[gclist] Question from a newbie

Emery Berger emery@cs.umass.edu
Wed, 7 May 2003 00:14:05 -0400

>From the FAQ: http://www.iecc.com/gclist/GC-algorithms.html#Jargon

Data that is not reachable.

Think of completeness in terms of temporal logic: eventually all garbage
is collected.

-- emery

Emery Berger
Assistant Professor
Dept. of Computer Science
University of Massachusetts, Amherst

> -----Original Message-----
> From: owner-gclist@lists.iecc.com [mailto:owner-gclist@lists.iecc.com]
> Behalf Of Wang, Daniel Chen-An (Dan)
> Sent: Tuesday, May 06, 2003 11:42 PM
> To: moss@cs.umass.edu; Ravi Jonnalagedda
> Cc: gclist@lists.iecc.com
> Subject: Re: [gclist] Question from a newbie
> At 10:43 PM 5/6/2003, Eliot Moss wrote:
> >I think by "comprehensive" you mean what I have usually called
> "complete",
> >namely that the GC guarantees to reclaim all garbage eventually. Here
> >some things I know, since I have worked on algorithms w.r.t. this
> property:
> Just to be a nit-picker, but what do you define as "garbage"? If you
> define
> garbage to be any memory that will never be touched by the program in
> future, then there is no algorithm that has this complete garbage
> collection property. You basically have to solve the halting problem
> collect all the "garbage" under this definition.
> If you take the more traditional definition of garbage to be memory
> reachable from any valid set of pointer deferences, then your notion
> "complete" is perfectly sensible. However, the reclaim the garbage
> "eventually" definition is too loose. As I can implement a "complete"
> garbage collector by just waiting until the program terminates and
> all the space then and there.
> A tighter formal definition of "complete" collection requires you to
> define
> a procedure to estimate the space complexity of a program based on
> favorite notion of what "garbage" really is and a ideal GC. Then a
> particular GC is complete iff it reclaims enough space so that the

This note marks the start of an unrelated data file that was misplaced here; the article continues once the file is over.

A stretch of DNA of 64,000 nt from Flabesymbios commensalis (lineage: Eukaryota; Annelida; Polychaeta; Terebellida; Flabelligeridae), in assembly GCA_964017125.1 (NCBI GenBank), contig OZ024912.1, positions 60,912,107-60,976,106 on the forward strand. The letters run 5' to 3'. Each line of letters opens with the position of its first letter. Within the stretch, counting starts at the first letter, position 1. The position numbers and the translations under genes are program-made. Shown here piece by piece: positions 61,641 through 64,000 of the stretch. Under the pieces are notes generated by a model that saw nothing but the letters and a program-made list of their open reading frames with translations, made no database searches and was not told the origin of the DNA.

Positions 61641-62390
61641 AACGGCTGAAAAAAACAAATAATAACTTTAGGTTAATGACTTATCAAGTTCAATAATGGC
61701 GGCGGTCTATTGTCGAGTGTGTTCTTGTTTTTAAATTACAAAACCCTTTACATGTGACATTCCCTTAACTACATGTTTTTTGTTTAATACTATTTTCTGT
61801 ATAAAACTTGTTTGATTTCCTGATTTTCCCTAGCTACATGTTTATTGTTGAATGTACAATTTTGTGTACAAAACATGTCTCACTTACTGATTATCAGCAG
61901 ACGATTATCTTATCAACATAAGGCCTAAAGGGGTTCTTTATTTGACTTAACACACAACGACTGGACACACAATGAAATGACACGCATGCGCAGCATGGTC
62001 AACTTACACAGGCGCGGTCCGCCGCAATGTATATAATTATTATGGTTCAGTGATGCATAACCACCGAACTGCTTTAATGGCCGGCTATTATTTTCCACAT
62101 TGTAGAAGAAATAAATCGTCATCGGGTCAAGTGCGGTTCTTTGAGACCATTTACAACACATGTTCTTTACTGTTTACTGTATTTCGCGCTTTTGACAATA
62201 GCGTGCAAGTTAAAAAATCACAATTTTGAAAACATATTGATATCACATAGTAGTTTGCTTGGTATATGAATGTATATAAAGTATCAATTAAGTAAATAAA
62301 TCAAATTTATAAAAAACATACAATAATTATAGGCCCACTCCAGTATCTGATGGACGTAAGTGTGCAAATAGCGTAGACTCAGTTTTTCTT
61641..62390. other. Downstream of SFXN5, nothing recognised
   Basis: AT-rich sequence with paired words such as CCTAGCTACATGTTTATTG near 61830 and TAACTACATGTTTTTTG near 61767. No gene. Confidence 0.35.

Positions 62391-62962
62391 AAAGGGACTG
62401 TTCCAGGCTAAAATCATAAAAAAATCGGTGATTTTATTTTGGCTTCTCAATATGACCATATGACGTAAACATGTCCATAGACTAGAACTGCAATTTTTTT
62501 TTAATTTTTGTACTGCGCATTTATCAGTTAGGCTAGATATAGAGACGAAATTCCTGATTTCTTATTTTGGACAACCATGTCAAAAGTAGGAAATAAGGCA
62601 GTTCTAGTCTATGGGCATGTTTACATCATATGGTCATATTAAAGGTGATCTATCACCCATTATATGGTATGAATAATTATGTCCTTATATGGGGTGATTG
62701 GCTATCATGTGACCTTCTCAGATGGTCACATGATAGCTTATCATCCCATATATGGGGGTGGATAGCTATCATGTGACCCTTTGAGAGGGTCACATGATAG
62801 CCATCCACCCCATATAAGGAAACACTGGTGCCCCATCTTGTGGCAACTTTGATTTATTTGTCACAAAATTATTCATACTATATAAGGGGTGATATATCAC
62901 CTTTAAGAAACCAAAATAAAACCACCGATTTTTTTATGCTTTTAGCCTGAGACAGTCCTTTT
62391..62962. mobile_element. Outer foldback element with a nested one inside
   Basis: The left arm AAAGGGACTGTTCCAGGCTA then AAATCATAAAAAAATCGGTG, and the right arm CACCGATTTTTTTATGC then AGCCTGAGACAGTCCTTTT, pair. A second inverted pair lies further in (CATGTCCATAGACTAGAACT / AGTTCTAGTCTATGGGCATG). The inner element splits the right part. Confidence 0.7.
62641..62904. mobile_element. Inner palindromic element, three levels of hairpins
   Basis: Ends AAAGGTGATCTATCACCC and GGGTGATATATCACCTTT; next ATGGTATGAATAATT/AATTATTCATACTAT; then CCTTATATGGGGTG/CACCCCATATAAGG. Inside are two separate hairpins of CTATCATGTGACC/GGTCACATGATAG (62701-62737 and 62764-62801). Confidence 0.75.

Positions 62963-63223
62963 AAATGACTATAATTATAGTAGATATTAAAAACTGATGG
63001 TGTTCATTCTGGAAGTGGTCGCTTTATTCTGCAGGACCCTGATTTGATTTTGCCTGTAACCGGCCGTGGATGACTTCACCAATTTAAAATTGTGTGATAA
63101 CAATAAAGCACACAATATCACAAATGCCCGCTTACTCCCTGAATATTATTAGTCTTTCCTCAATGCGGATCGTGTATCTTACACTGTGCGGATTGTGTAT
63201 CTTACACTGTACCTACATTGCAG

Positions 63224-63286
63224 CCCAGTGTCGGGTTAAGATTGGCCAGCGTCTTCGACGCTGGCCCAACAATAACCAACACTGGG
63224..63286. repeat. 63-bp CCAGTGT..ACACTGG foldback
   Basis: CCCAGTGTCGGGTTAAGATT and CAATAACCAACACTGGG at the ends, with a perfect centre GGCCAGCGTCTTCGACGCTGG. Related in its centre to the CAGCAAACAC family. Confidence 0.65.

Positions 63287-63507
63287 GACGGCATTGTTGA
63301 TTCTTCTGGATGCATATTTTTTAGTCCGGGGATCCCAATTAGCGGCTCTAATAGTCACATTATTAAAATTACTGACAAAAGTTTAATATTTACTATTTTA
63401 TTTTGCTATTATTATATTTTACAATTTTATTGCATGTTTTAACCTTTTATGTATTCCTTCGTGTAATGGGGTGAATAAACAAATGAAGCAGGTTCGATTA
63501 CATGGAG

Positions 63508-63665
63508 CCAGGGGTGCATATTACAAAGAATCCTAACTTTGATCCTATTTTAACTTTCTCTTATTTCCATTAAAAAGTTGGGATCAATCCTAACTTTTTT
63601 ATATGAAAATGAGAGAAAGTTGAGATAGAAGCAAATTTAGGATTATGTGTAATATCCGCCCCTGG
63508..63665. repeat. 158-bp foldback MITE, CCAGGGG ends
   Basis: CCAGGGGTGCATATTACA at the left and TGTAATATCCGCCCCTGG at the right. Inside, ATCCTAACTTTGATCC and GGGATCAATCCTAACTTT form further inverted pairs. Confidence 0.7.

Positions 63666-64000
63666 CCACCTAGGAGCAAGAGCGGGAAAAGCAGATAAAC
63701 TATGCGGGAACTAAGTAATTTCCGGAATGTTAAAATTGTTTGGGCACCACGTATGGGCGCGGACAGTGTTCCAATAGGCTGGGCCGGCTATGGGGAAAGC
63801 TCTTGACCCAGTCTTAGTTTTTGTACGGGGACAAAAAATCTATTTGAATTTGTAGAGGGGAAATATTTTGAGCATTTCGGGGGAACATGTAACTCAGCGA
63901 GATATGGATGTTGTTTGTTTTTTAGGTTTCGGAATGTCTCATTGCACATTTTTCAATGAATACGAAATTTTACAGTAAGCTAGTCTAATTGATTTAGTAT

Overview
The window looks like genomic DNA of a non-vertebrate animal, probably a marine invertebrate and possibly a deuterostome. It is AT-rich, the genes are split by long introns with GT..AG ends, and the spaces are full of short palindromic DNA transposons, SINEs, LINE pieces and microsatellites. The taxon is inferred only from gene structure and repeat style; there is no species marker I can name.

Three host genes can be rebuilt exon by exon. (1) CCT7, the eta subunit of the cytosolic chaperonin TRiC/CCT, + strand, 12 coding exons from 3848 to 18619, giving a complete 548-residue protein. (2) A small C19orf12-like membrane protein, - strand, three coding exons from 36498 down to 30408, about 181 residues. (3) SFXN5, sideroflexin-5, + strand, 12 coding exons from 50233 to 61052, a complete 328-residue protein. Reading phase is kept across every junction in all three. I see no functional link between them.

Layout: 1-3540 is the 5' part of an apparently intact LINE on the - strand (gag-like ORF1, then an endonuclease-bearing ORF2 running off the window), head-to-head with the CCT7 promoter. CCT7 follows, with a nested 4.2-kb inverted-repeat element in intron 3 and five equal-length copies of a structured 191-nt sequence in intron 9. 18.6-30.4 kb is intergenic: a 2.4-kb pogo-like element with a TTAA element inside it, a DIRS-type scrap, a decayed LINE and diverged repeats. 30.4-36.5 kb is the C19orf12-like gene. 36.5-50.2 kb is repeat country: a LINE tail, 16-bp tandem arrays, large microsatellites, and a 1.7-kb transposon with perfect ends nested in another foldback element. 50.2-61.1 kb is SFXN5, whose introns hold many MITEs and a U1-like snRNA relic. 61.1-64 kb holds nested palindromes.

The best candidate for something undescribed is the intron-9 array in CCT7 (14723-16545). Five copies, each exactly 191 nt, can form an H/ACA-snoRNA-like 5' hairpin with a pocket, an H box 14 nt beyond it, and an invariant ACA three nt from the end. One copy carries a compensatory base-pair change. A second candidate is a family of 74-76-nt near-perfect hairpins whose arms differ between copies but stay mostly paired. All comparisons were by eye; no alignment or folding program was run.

> of memory used by the program is asymptotically the same as the ideal
> If your program only allocates a constant amount of space, then
> all the space at the end is just as good as an ideal GC that reclaims
> unreachable data after every operation. Likewise, if you have a RC
> that doesn't handle cycles but can prove that the number of cycles is
> statically bounded, then a RC scheme could be considered "complete"
for a
> particular class of programs.
> It is the case the generational GC are "sloppy" in that they may hold
> to
> more data that a non-generational GC at any given point in the
> but
> I think it's fair to say that this sloppyness doesn't change the
> asymptotic
> space usage.
> If you want to categorize GC schemes, I think the two dimensions you
> to think about are an asymptotic notion of "completeness" as I've
> above, and another notion of "promptness". RC is prompt because they
> reclaim garbage as soon as possible.
> Copying/mark sweep are complete but not as prompt as RC when the
> can be both handled by RC and GC. Generational schemes are less
> but
> sometimes being tardy is a good thing, if the amount of work you do is
> related to the amount of "live data" and not the amount of garbage.